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Thursday's letters

Thursday's letters

  • 4

Honor our heritage

Two articles in the News & Record had me question the quality of Greensboro’s Planning Department or worse, the coordination of the department with the city manager and City Council.

Max Carter’s column (“Corner lot at a ‘Cross Roads,’” March 28) about rezoning land for an office building where the remains of 20 Revolutionary War soldiers may be buried without moving the graves surprised me. The state Department of Transportation moves graves for roads; Randleman Dam moved graves; and it is normal for construction crews to relocate burials to a proper place before clearing land.

The article said “limited archaeological exploration” was done, which sounds more to me a walkthrough to see if a marker or unlevel area was visible. A better search with the proper equipment should be done by the developer before a permit is issued.

While the soldiers article was still on my table, I picked up the next day’s paper with the headline “Historic home demolished” (front page, March 29) on Summit Avenue. Evidently the permit was issued by the same department. Clearly the guidelines were not followed and possibly a law was broken according to the article.

In closing, I ask our city to honor our heritage. If the 20 soldiers’ graves are to be disturbed, relocate them to a permanent site with a marker.

Tom Coley


Higher education?

Regarding the letter “Listen to the Elon students” (March 28):

If the six professors from local colleges and universities who signed it are representatives of the best these institutions have, sadly these institutions don’t have much. Stay in your ivory towers because you have no sense of reality.

Rich Rainey


Bound by duty

Every April since 1958, the American Library Association has celebrated library workers across the country during National Library Week. This year, we celebrate library workers across North Carolina, who have navigated the treacherous waters during COVID between feeling safe and providing service.

These efforts go beyond the walls of a building, the mantra of a profession or even the whimsical desire of patrons. Instead, they are rooted in an ethical display of informing and supporting a concerned society.

As the past president of the North Carolina Library Association, I understand what libraries mean to their communities and campuses during this difficult time. The recognition of front-line essential responsibilities by library workers is to be commended, respected and appreciated for what was accomplished both individually and as a part of their organization.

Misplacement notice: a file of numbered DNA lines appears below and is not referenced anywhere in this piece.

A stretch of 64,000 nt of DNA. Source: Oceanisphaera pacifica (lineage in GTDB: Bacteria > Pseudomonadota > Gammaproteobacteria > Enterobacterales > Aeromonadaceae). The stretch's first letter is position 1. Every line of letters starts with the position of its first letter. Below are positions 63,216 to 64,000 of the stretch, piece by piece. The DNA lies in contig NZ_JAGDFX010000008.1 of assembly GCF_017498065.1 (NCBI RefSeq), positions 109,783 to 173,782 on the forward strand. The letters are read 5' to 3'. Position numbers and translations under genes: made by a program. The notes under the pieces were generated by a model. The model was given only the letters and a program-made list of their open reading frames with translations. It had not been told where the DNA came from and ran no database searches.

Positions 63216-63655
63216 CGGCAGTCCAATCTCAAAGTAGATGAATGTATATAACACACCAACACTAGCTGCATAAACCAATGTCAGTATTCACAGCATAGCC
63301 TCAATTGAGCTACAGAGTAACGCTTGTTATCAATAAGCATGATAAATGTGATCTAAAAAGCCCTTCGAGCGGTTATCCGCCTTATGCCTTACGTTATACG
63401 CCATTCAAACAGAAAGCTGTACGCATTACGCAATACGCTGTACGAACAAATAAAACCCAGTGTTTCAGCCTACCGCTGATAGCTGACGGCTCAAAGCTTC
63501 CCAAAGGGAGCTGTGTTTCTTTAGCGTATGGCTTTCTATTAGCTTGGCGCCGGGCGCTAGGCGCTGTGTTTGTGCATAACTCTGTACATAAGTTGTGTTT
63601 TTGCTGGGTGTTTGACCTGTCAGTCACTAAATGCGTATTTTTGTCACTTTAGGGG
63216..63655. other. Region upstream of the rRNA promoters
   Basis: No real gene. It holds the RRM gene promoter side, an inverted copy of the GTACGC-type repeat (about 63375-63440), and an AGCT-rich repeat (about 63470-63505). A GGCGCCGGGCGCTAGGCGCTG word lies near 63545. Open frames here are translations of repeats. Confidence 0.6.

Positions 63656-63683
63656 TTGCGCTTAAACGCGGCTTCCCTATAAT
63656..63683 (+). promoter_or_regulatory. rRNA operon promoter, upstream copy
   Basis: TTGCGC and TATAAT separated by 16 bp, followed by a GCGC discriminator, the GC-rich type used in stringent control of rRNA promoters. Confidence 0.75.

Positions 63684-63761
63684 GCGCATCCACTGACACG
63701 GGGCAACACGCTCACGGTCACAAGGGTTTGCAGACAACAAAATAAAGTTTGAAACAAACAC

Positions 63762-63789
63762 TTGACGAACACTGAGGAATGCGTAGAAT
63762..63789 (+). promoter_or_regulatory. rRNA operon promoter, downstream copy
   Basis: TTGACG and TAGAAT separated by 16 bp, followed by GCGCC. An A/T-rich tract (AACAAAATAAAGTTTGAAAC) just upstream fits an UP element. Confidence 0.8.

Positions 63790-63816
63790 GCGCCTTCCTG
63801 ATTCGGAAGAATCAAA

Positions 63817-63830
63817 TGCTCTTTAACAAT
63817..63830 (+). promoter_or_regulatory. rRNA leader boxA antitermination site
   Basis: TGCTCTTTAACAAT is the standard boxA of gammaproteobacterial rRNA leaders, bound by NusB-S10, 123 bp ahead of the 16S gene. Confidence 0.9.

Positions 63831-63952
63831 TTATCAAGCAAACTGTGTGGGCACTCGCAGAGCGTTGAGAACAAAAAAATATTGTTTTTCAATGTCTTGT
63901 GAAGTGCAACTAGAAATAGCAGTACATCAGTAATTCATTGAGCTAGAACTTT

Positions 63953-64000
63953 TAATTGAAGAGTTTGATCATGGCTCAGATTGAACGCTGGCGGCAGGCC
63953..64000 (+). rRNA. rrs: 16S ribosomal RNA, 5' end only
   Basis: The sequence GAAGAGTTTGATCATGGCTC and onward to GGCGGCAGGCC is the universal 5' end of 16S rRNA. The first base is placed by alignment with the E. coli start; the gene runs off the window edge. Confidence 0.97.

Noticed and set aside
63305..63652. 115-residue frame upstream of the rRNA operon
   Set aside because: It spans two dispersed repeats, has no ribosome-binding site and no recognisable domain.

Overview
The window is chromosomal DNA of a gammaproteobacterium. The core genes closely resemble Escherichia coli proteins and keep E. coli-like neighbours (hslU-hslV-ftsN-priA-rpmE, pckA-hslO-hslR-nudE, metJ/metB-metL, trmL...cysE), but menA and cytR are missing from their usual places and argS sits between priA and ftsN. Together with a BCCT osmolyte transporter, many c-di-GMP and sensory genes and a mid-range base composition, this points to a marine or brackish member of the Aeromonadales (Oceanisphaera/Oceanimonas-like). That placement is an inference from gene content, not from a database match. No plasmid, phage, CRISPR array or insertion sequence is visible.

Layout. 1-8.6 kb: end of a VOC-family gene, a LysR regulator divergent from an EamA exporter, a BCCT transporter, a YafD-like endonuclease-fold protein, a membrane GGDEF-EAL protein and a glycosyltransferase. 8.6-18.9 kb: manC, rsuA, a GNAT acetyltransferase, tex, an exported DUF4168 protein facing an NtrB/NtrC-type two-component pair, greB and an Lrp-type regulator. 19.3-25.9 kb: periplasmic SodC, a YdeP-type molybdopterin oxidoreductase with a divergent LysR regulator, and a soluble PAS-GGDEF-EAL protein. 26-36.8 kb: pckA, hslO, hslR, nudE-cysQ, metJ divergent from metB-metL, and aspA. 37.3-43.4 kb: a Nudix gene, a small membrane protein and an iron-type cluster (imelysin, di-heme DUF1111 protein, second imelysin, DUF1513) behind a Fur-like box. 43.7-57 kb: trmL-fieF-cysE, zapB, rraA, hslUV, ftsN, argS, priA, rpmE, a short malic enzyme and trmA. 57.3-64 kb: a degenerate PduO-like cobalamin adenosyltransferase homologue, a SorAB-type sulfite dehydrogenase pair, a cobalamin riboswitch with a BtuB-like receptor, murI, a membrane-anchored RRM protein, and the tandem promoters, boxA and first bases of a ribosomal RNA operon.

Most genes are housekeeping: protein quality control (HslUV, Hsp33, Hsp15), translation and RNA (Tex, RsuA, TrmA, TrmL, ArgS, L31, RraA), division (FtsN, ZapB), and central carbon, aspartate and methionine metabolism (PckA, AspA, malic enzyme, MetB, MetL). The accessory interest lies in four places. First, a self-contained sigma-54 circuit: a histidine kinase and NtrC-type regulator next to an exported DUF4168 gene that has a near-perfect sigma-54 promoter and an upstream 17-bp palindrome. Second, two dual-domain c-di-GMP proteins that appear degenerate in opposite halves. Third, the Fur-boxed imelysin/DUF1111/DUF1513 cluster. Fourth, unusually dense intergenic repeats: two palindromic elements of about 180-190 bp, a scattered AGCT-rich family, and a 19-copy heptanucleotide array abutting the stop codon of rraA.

At University Libraries at UNCG, we continue to provide resources and services that allow our patrons to pursue their academic agendas, research and creative activities. We remain innovative throughout this stressful new age by working with our colleagues in a collaborative effort that supports North Carolina citizens.

Please thank a library worker April 6, National Library Workers Day, and every day. We’ve got your back!

Mike Crumpton


End open carry

Open carry laws in all states should be abolished, along with the sale of military-style assault rifles. No one should be openly carrying guns in public places, like state capitol buildings or grocery stores. It’s just an incentive to violence.

The only time to openly carry a firearm is during hunting season while in an area where hunting is allowed, or anytime you are in your own home or are on your own property. We definitely shouldn’t carry a military-style assault weapon anywhere, or be allowed to own one.

All of us boys wore our toy guns everywhere when we were kids, but we should’ve given up that desire when we were 11 years old.

The United States, with all these open carry laws, looks like the Old West of Tombstone Territory. But the problem is, it’s not the 1880s west of the Pecos River, nor are we 11 years old.

There are 330 million people in the United States. There are 400 million privately owned guns (Congressional Research Service, Small Arms Survey).

Gary Parker



Because of an editing error, a letter on March 31 misstated the new requirements for mail-in ballots under a new Georgia law. Mail-in ballot requests can begin 11 weeks before the election and must end 11 days before.

The writer is assistant dean for administrative services, University Libraries, at UNCG.

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